Recent images of devastating floods, tornadoes and fires, along with warnings by Environment Canada of the potential for severe summer weather, might have you wondering what protection there is for your home in the event of a natural disaster.
Did you know that overland flooding is not covered by home insurance? Government assistance can be there to assist communities decimated by flooding, but it seldom covers the full replacement value of personal property. The Insurance Bureau of Canada
, a national association representing private home, car and business insurers, says that homeowners need to be prepared to protect their homes in the event of overland flooding.
Home inspection is a routine part of the home buying process, but it is also important to research the immediate area around a home for environmental factors that might pose risks for property damage.
Understand Your Home Insurance Policy
There are general rules governing whether or not damage caused by natural disasters such as fires, tornadoes, hail storms, earthquakes and floods is insurable; but, according to Canadian-Lawyers.ca, homeowners need to thoroughly understand what individual insurance policies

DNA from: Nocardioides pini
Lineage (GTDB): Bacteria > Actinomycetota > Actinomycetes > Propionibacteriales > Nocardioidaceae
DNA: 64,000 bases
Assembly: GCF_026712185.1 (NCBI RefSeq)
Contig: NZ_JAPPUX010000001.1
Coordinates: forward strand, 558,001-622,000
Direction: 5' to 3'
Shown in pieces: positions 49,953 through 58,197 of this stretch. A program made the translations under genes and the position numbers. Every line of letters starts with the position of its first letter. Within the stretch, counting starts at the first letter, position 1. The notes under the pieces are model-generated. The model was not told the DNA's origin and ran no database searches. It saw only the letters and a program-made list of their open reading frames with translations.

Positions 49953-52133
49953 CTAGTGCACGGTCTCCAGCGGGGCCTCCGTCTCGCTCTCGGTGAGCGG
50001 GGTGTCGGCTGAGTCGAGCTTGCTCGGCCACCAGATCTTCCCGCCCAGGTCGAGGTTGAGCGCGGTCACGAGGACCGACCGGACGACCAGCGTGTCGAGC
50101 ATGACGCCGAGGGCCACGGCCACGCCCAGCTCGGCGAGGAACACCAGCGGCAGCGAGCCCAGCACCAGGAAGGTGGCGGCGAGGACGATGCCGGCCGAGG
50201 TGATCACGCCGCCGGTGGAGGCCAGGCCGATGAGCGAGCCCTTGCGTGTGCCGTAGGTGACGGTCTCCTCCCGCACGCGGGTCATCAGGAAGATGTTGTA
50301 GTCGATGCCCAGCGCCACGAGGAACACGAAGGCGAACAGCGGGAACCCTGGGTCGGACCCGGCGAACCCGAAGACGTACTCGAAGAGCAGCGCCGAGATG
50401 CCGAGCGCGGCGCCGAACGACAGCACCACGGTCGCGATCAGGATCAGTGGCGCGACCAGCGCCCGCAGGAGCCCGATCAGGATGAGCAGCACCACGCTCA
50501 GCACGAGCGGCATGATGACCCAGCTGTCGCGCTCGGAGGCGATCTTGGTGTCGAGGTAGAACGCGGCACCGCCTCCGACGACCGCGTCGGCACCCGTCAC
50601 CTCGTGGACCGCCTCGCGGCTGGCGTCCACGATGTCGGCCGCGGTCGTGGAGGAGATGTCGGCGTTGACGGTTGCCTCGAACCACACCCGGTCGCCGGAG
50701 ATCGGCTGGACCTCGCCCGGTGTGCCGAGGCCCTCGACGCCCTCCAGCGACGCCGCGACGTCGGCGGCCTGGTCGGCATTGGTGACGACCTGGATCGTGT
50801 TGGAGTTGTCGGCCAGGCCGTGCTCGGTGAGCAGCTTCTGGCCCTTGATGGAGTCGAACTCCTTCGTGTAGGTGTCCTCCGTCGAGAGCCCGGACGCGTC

will and will not cover.
Research Land and Environmental Reports
There are various sources of geotechnical and environmental information published online or filed with municipal, provincial and federal government departments.
For example, Environment Canada publishes a list of Provincial flood damage reduction programs
* designed to mitigate development in flood-prone regions of Canada. The list includes land zones deemed to be at risk.
Geotechnical reports evaluate slope stability and potential water erosion and are generally performed as part of the development application process. Before buying that hillside home, find out if there are any documented slope-stability or water erosion issues that could potentially put you and your property at risk.
In a neighbourhood on the edge of a forest fire hot spot, ask if there is a municipal fire suppression plan in place and if measures have been taken to minimize fire encroachment on homes.
Before entering into the buying process for a home or vacation getaway in an unfamiliar area of the province or country, learn about environmental and seasonal weather risks in that region. Advance knowledge will help you to make a quick decision when the right home arrives on the market. As well, what you learn now could help you to protect and adequately insure your investment should the unthinkable occur.
While we can try our best to protect our homes, there are times when we're just no match for Mother Nature. Our sincere sympathies go out to our fellow Canadians whose homes have been lost or damaged in recent floods and forest fires.
*If direct link does not open in your browser, flood information can be found in the Water>Water Quantity section of the Environment Canada website.